“The Katamonim women behind this project are mostly older women, and one of them came up with what I think is a great slogan: “Let’s get away from the WhatsApp and back to the balconies,” says Natalie-Kind. “She said: ‘We used to talk to each other from our balconies, and now we have WhatsApp groups.’ Even for these neighbors, the most active [social] element in their lives is WhatsApp groups.
“So, for them, and certainly for us younger people who never really experienced that balcony communication, the festival will give us the opportunity to get to the streets and go into someone’s home, then we come out and there’s something else happening a couple of streets away. Let’s get to know each other, really get to know each other.”
Natalie-Kind says, for instance, that not many Jerusalemites are aware of the fact that there are lots of Ethiopians living in the Katamonim. “To begin with, I thought, That’s incredible; it made me angry. Then I thought, How could they know? The Ethiopians there are so underprivileged, and so much just try to get through the day. We don’t benefit from their cultural treasures. And they have so much.”
All told, “Katamon’s Wisdom” takes in around 20 events, with another 50 or so scheduled elsewhere around the city under the aegis of the center. And while, at first glance, the aforementioned events may appear to be off one’s everyday beaten track, Agmon-Snir says that such reciprocally tolerant-designed and mutually supportive activities are not few and far between at all.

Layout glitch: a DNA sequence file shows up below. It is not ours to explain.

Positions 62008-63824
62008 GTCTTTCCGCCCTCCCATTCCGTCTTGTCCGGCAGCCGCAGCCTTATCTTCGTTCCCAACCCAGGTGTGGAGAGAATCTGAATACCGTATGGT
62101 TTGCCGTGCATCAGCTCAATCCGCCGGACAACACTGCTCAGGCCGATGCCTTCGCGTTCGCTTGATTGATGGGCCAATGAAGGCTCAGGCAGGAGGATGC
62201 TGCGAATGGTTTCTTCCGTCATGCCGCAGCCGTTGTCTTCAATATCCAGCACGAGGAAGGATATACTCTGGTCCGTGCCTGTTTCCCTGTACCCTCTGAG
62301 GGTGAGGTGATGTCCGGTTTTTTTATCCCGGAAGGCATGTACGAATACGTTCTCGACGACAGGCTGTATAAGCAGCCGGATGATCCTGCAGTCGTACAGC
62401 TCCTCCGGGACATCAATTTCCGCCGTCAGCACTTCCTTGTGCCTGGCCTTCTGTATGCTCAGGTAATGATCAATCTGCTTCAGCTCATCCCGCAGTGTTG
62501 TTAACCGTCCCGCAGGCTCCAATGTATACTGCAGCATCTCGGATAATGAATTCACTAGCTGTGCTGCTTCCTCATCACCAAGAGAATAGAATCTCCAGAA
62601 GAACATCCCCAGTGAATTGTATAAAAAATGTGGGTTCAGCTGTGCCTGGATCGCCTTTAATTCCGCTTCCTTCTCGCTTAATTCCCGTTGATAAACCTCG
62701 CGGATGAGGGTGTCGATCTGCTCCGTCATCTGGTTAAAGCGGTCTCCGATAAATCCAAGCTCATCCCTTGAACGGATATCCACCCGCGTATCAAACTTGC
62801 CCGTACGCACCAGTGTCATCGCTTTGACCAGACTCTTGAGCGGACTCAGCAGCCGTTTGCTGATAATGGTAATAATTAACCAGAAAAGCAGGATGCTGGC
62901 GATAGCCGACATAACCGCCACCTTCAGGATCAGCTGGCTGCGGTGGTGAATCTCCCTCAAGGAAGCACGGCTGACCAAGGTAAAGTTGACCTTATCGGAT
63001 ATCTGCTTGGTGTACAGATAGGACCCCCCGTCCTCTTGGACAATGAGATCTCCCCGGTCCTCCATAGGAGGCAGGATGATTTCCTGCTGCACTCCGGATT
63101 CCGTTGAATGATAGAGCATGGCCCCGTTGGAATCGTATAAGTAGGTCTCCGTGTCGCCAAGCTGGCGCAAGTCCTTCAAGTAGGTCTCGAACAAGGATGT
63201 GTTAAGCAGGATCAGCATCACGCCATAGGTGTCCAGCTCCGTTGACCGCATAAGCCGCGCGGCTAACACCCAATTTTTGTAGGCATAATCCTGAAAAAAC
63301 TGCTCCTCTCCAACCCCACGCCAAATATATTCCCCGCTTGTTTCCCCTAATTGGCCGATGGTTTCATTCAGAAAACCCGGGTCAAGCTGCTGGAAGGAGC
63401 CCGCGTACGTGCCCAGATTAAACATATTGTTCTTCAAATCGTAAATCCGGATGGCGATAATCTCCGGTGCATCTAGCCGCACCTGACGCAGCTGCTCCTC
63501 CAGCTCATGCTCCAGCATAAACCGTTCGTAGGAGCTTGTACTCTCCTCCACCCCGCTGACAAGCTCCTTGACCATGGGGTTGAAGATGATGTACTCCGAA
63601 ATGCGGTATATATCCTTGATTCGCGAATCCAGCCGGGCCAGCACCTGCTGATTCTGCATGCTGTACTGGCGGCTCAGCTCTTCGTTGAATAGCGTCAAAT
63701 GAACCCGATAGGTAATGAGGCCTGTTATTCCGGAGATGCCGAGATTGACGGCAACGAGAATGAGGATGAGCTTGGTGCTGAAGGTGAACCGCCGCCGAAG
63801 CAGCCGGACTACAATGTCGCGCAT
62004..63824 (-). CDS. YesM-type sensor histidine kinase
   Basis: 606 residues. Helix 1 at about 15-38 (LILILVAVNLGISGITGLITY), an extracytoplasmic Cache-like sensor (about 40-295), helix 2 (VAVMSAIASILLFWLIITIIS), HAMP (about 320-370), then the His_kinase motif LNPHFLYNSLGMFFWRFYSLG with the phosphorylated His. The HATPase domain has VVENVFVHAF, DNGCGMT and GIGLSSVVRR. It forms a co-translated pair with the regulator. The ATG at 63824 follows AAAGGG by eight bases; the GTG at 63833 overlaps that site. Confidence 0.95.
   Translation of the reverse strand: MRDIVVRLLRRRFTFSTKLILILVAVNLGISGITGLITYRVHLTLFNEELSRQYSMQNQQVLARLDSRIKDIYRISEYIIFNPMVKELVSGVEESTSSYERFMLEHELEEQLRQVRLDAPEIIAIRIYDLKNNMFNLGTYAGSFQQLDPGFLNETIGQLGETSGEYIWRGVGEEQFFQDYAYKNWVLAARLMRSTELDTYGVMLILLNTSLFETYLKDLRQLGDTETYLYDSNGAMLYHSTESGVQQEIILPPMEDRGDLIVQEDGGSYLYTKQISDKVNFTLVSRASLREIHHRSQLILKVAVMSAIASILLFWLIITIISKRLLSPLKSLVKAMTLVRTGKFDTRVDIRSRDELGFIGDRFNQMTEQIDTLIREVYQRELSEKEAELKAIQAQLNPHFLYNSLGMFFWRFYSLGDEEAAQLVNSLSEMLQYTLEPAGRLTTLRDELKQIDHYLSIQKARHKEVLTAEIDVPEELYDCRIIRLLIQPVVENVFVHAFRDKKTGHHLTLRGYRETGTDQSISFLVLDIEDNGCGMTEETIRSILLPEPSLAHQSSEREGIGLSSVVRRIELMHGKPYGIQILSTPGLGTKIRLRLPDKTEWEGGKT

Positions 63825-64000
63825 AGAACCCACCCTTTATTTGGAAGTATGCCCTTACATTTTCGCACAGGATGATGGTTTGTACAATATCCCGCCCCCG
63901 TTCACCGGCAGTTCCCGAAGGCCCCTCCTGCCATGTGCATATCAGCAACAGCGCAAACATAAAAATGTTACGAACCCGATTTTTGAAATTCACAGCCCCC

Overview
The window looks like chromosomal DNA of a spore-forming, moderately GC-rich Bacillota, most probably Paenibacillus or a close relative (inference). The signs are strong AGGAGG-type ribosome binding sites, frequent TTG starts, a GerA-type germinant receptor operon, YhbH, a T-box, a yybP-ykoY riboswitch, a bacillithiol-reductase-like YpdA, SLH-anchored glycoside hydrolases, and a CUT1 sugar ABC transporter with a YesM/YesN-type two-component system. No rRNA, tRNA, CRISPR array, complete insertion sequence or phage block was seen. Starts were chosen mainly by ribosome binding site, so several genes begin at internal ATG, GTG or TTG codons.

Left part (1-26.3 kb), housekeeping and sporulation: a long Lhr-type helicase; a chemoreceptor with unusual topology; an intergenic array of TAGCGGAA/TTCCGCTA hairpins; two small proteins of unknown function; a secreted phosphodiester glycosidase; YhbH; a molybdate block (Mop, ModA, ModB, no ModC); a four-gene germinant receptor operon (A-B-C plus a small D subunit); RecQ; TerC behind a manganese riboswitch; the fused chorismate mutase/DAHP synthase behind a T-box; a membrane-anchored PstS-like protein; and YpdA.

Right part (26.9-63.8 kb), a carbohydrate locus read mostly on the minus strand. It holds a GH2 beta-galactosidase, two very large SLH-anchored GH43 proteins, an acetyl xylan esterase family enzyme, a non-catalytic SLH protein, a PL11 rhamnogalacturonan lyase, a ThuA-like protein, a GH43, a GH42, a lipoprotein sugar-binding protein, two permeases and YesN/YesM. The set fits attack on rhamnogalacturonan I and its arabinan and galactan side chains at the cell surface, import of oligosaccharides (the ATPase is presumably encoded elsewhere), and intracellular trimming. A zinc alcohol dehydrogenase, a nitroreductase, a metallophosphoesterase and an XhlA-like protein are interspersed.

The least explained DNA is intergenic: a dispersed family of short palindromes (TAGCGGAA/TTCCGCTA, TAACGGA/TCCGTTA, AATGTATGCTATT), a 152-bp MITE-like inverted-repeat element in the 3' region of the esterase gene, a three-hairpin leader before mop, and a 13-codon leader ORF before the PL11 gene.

“Last year we called the program ‘A Different Day in Jerusalem,’ something like Alternative Day. There’s official Jerusalem Day, and we sort of do other stuff. This year we changed the title because we realized that we are not offering something alternative. We realized that this is ‘the day of the other.’ We feel this is the mainstream.
“We have between 70 and 80 events lined up, spread over 36 hours. Last year we had 55. There are many activists here who do good things throughout the year, and we are highlighting that on Jerusalem Day.”
Basically, says Agmon-Snir, all we need to do is shift our mind-set a mite.
“At the center, for years, we have been doing what we call ‘to cope with the conflict.’ You know, for example, there are Protestants and Catholics in Northern Island, and they have to learn to live with it. “Tolerance” comes from the verb “tolerate.” In Jerusalem we generally say, OK, we’re all stuck here together, let’s try and manage with it.
But what we say is let’s celebrate diversity.That’s the line we take with our Jerusalem Day.”
For more information: jicc.org.il and www.facebook.com/ events/878640722275307/?active_ tab=about